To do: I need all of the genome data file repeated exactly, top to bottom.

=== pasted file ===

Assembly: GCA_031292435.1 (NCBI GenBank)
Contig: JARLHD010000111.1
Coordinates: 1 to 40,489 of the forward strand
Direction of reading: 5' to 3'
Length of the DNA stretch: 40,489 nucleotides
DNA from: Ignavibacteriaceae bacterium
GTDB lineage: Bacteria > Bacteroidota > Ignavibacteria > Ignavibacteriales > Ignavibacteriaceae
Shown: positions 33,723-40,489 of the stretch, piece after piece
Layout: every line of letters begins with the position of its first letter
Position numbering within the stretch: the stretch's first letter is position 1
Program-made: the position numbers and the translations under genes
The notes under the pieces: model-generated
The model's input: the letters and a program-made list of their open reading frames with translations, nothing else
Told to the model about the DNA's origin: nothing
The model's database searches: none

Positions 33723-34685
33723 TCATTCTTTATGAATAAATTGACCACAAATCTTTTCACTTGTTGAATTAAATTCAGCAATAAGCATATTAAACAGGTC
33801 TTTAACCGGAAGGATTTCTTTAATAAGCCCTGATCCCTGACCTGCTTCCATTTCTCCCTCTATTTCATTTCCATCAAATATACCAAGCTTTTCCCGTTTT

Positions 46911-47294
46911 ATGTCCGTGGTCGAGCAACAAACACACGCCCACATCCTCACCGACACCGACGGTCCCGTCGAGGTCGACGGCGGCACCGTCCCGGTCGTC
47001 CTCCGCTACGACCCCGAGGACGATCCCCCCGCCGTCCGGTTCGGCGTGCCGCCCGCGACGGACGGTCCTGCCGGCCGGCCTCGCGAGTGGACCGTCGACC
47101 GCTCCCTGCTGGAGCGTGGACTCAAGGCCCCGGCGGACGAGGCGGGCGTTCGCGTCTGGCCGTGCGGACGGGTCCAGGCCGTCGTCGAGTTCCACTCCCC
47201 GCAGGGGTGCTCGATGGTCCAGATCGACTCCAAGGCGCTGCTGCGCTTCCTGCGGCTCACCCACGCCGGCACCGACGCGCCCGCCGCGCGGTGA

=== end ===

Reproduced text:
Assembly: GCA_031292435.1 (NCBI GenBank)
Contig: JARLHD010000111.1
Coordinates: 1 to 40,489 of the forward strand
Direction of reading: 5' to 3'
Length of the DNA stretch: 40,489 nucleotides
DNA from: Ignavibacteriaceae bacterium
GTDB lineage: Bacteria > Bacteroidota > Ignavibacteria > Ignavibacteriales > Ignavibacteriaceae
Shown: positions 33,723-40,489 of the stretch, piece after piece
Layout: every line of letters begins with the position of its first letter
Position numbering within the stretch: the stretch's first letter is position 1
Program-made: the position numbers and the translations under genes
The notes under the pieces: model-generated
The model's input: the letters and a program-made list of their open reading frames with translations, nothing else
Told to the model about the DNA's origin: nothing
The model's database searches: none

Positions 33723-34685
33723 TCATTCTTTATGAATAAATTGACCACAAATCTTTTCACTTGTTGAATTAAATTCAGCAATAAGCATATTAAACAGGTC
33801 TTTAACCGGAAGGATTTCTTTAATAAGCCCTGATCCCTGACCTGCTTCCATTTCTCCCTCTATTTCATTTCCATCAAATATACCAAGCTTTTCCCGTTTT

Positions 46911-47294
46911 ATGTCCGTGGTCGAGCAACAAACACACGCCCACATCCTCACCGACACCGACGGTCCCGTCGAGGTCGACGGCGGCACCGTCCCGGTCGTC
47001 CTCCGCTACGACCCCGAGGACGATCCCCCCGCCGTCCGGTTCGGCGTGCCGCCCGCGACGGACGGTCCTGCCGGCCGGCCTCGCGAGTGGACCGTCGACC
47101 GCTCCCTGCTGGAGCGTGGACTCAAGGCCCCGGCGGACGAGGCGGGCGTTCGCGTCTGGCCGTGCGGACGGGTCCAGGCCGTCGTCGAGTTCCACTCCCC
47201 GCAGGGGTGCTCGATGGTCCAGATCGACTCCAAGGCGCTGCTGCGCTTCCTGCGGCTCACCCACGCCGGCACCGACGCGCCCGCCGCGCGGTGA